UMass Medical School is working with MassHealth to ensure that its members who struggle with drug and alcohol addiction receive treatment when it is needed.
Substance misuse is on the rise and rates of treatment are relatively low. According to claims data, about 47 percent of MassHealth members with a diagnosed Substance Use Disorder (SUD) seek treatment.
“MassHealth generally fares better than the rest of the country when it comes to initiating and continuing substance misuse treatment. We believe our partnership will help them do even better,” said Jillian Richard-Daniels, MA, MPH, senior project manager in the Center for Health Policy and Research, a unit within UMass Medical School’s Commonwealth Medicine division. “The goal is to make sure MassHealth members get into, and stick with, treatment.”
The MassHealth Initiation and Engagement in Alcohol and Substance Abuse Treatment (IET) Quality Improvement Project aims to increase the rates of people seeking and receiving treatment when needed. The goals of the project are to get people treatment within 14 days of being identified as someone who is misusing alcohol or drugs, and to have two or more visits for treatment within 30 days of treatment being initiated.
The project also aims to identify barriers to treatment for substance misuse and develop interventions that will encourage people to seek help.
The issue of substance misuse is complex. A stigma is still attached to substance misuse and not all providers are comfortable with addressing the problem. To be effective, treatment must address all of the patient’s needs, including medical, psychological, social and legal problems along with the drug or alcohol misuse.
To help increase rates of treatment in MassHealth members, UMass Medical School and MassHealth partnered with the Central Massachusetts Area Health Education Center (CMAHEC) to develop a free, three-day training for community health workers about substance use disorders. The training emphasized the importance of continued treatment, supporting treatment attempts and follow-up visits.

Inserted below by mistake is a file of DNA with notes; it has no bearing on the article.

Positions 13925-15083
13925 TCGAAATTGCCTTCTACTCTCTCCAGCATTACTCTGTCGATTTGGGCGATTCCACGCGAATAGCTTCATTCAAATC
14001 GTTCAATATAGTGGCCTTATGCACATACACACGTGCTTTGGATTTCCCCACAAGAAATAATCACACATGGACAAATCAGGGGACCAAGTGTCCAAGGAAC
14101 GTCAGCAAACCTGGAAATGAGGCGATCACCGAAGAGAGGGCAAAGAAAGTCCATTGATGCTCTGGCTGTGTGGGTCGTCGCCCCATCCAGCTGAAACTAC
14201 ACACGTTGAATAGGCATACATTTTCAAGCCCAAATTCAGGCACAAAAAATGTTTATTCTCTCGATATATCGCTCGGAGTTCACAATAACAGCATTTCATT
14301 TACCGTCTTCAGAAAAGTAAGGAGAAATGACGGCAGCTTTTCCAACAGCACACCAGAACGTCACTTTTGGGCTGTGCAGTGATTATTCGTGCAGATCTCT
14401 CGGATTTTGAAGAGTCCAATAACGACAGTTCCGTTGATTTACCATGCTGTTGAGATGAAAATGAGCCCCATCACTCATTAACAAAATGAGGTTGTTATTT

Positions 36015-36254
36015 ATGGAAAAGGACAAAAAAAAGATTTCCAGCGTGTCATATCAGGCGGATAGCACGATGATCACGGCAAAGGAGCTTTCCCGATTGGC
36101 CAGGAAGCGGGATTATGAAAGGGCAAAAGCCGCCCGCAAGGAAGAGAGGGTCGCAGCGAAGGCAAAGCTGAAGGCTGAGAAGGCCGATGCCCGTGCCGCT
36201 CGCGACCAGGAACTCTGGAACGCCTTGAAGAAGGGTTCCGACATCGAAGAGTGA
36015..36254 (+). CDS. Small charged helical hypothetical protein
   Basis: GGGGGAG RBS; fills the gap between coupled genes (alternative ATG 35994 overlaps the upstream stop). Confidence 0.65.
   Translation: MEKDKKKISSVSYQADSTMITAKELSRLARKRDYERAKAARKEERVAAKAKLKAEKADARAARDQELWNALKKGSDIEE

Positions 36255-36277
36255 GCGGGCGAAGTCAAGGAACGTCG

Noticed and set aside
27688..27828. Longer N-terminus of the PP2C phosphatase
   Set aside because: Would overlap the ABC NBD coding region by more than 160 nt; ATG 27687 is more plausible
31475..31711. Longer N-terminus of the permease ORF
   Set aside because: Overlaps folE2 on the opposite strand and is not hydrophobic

The training was chosen after a rigorous examination of the rates of treatment. Evaluators working on the project did a root cause analysis to identify potential barriers MassHealth members might experience when seeking treatment, then identified possible interventions given the barriers, time and funding.
In addition to the training, the evaluators published a provider bulletin through MassHealth to educate health care providers about the importance of treatment and follow-up visits, and give them resources to support their efforts in working with patients with substance misuse disorders, Richard-Daniels said.
Community health workers are being increasingly identified as an essential resource in achieving health equity and reducing health disparities as well as preventing and treating such chronic conditions as SUD. According to the 2008 Department of Public Health Community Health Worker Workforce study, about 90 percent of community health workers reported working in some way with patients who misused alcohol or drugs. The training, which ran in two cycles from September to November 2014 and from May to June 2015, focused on teaching community health workers about:
- The full range of alcohol and other drug treatment options.
- Local recovery resources and how to use them.
- Strategies to support recovery attempts and how to feel confident in using those strategies.
- The SBIRT (screening, brief intervention, and referral to treatment) model and how to use it when applicable.
Trainings were offered in four regions across the state: Boston, Central Massachusetts, Southeastern Massachusetts, and Western Massachusetts. About 120 community health workers participated in the two training cycles.
“I think the training gives community health workers the knowledge they need to be able to support patients and let them know what is available to people with alcohol and drug dependency,” Richard-Daniels said. “We were surprised how quickly they filled up … we had long waiting lists for participation. What was even more interesting is that we received lots of inquiries about the trainings from licensed professionals, including doctors and nurses. I think this just demonstrates the need for more training in this area.”
Some of the health workers attending the training were interested in obtaining more information about opioid and heroin misuse. Others wanted information about the elderly – a population in which substance misuse isn’t always recognized, Richard-Daniels said.
The MassHealth Initiation and Engagement in Alcohol and Substance Abuse Treatment Quality Improvement Project was financed with a portion of a $1.8 million Adult Medicaid Quality Grant from the Centers for Medicare and Medicaid. Massachusetts is one of 26 states to receive the grant. The two-year grant for the project ended in December, but received a no-cost extension for one year.